It was an interesting and sometimes frustrating process learning how to do this on the fly. Adapting your own book is hard enough, because your ego gets in the way and you become precious even when you tell yourself you won’t be. You just have to remember that it’s a different medium, the director is king and you have to put your own ego aside and service the directors’ vision of what the film is going to be. The book is what it is, and the film is different, but it’s something exciting and something that I think is wildly original in a world where so many of the movies that come out seem like exercises in cynicism and marketing. This at least, even if it falls flat on its face, even if people see it and can’t get their heads around it and reject it as being too crazy or whatever, at least it’s something audacious.
It’s a fully-realised idea as opposed to coming out of the sausage factory…
Well that’s it. Maybe I say this too much, but I truly believe that this is something that is just weird and exciting and original. It’s not a film based on a toy or a video game or a board game or a sequel or a reboot or a prequel. It may not be for everybody – look, I don’t expect the film to be a critical darling – but I expect it to entertain the hell out of a great number of people because it’s a wildly entertaining and fun film.
You spoke a little bit at the screening about adapting your book and how you had to do a lot more writing to get it ready for the screen. Was it difficult coming up with scenes that would be filmable?
It was, it was a long process and a difficult process because Timur is such a wildly imaginative and endlessly inventive director, so you might try eight things to get to something that works, and you might go down different avenues. I basically just trusted in the fact that he had this film in his head and we had to invent some huge aspects of it. For instance, the train sequence – not in the book. Adam the villain – not in the book. Will –not in the book.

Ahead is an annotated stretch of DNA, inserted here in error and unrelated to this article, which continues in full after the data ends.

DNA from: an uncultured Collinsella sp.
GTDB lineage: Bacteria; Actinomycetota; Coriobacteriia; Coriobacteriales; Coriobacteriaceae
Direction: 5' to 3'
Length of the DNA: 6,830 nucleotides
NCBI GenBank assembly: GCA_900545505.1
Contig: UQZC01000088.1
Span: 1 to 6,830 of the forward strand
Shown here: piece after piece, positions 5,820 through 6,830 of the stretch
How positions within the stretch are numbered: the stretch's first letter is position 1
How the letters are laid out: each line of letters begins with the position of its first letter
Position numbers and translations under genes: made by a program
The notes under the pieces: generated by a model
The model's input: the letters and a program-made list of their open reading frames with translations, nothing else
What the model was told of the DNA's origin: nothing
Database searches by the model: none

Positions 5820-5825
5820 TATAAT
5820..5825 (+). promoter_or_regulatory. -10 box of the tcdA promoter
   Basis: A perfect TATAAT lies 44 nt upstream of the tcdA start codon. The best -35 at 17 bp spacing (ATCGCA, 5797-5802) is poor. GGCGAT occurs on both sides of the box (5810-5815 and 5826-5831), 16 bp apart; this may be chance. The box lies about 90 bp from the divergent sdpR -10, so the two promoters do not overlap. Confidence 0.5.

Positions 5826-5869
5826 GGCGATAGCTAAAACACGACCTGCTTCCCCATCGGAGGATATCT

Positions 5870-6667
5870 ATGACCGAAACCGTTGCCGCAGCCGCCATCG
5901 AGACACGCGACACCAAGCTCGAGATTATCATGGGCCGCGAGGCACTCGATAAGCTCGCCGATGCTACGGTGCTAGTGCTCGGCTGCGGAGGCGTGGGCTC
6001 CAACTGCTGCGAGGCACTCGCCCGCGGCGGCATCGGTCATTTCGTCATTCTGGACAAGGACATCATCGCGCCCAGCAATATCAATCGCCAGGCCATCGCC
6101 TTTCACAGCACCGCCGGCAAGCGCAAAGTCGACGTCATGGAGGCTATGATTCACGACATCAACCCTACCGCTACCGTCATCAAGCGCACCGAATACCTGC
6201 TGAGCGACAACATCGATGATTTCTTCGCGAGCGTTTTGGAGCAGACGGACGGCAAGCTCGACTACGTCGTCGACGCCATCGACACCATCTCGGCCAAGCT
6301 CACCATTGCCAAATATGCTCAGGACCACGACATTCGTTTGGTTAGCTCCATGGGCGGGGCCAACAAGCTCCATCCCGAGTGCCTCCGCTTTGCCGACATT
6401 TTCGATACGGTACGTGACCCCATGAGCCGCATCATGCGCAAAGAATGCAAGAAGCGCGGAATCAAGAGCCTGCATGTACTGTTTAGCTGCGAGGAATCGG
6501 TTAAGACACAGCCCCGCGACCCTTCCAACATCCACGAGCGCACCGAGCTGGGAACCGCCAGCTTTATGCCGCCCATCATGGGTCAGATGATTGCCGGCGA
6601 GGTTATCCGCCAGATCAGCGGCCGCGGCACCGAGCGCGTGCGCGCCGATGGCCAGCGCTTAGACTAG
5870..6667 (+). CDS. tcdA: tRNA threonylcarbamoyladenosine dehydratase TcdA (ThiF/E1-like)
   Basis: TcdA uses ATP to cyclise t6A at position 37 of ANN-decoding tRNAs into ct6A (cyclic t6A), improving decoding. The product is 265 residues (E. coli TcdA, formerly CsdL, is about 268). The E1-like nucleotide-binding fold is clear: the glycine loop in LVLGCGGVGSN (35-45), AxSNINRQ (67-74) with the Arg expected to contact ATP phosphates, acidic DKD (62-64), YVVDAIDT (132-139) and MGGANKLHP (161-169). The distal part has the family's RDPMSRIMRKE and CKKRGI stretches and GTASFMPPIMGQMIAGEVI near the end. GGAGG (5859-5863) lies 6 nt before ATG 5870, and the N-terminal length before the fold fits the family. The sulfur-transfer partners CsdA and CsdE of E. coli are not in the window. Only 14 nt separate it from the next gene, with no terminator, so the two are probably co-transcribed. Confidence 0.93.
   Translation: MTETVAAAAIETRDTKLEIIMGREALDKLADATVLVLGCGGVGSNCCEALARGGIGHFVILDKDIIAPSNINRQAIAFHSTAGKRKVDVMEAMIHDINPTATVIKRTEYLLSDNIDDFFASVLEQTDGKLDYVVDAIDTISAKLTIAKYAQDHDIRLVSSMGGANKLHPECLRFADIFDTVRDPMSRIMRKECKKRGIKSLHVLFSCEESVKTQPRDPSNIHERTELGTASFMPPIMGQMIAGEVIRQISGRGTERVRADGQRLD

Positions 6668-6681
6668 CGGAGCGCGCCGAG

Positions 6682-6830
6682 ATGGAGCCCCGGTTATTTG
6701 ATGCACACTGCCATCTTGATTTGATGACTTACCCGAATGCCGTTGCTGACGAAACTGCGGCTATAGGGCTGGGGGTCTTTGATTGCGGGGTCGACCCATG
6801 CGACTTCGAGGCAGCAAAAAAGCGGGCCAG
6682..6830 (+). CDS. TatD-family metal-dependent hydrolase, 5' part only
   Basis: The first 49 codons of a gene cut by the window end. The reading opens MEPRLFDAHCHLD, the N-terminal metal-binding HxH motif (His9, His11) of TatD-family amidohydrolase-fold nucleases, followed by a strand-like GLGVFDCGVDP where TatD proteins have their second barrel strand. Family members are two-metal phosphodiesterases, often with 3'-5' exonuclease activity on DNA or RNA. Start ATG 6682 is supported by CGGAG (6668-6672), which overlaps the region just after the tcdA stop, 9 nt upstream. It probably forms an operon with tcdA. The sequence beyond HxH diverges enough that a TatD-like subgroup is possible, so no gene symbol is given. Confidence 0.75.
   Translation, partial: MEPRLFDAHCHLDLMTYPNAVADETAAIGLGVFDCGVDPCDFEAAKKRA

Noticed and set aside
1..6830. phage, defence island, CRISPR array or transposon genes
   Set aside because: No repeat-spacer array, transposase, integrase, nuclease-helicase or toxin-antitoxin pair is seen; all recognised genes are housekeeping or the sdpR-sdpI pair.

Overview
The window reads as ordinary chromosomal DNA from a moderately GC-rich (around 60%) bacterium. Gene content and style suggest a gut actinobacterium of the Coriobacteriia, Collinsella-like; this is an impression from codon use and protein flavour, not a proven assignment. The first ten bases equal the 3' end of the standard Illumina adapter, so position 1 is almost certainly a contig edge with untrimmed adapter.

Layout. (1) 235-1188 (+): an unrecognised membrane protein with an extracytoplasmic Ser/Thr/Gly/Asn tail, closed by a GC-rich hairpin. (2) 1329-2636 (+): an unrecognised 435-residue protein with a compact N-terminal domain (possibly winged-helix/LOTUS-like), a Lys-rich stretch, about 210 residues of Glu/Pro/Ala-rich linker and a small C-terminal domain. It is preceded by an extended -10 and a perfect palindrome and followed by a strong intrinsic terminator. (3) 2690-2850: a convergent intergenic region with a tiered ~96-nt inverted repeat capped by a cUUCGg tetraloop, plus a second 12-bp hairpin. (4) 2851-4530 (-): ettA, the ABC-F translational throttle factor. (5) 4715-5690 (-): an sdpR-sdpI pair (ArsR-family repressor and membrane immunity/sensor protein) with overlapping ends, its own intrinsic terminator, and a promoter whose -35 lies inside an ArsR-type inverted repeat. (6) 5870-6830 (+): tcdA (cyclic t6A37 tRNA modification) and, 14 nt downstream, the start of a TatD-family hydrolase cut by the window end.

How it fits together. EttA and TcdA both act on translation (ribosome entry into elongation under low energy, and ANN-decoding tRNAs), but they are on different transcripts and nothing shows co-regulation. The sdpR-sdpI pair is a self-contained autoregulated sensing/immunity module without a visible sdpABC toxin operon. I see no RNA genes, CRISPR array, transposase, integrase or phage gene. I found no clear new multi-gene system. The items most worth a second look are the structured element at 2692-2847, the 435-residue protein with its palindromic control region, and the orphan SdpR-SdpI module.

So many of these major elements of the film that make it such an exciting summer movie were never in the book, so that’s where the discussion and the collaboration with Timur was so important because he knew the beats that we needed to make this thing wildly entertaining and visionary. So my job was to interpret that and to write it all down.
I’m quite disappointed we’re not going to get to see Timur’s literal interpretation of the Underground Railroad [at the screening Seth told us about how Timur thought the network of secret routes and safe houses used by 19th-century black slaves was actually and literally a massive railroad. That was underground. He’d planned a huge set piece around it].
Oh man. I wish too… I wish I could still get my hands on the rendering he had made of an underground… I’m sure it still exists somewhere…
Finally, being a Kiwi I should ask if you had much interaction with Martin Csokas.
I didn’t. For the most part while they were filming the movie I was off in England doing Dark Shadows and so I only came back a couple of times for set visits and things like that. But he is remarkable in the film, he is so deliciously evil, so intense and so scary that for me he’s one of the stand-out surprises of the movie.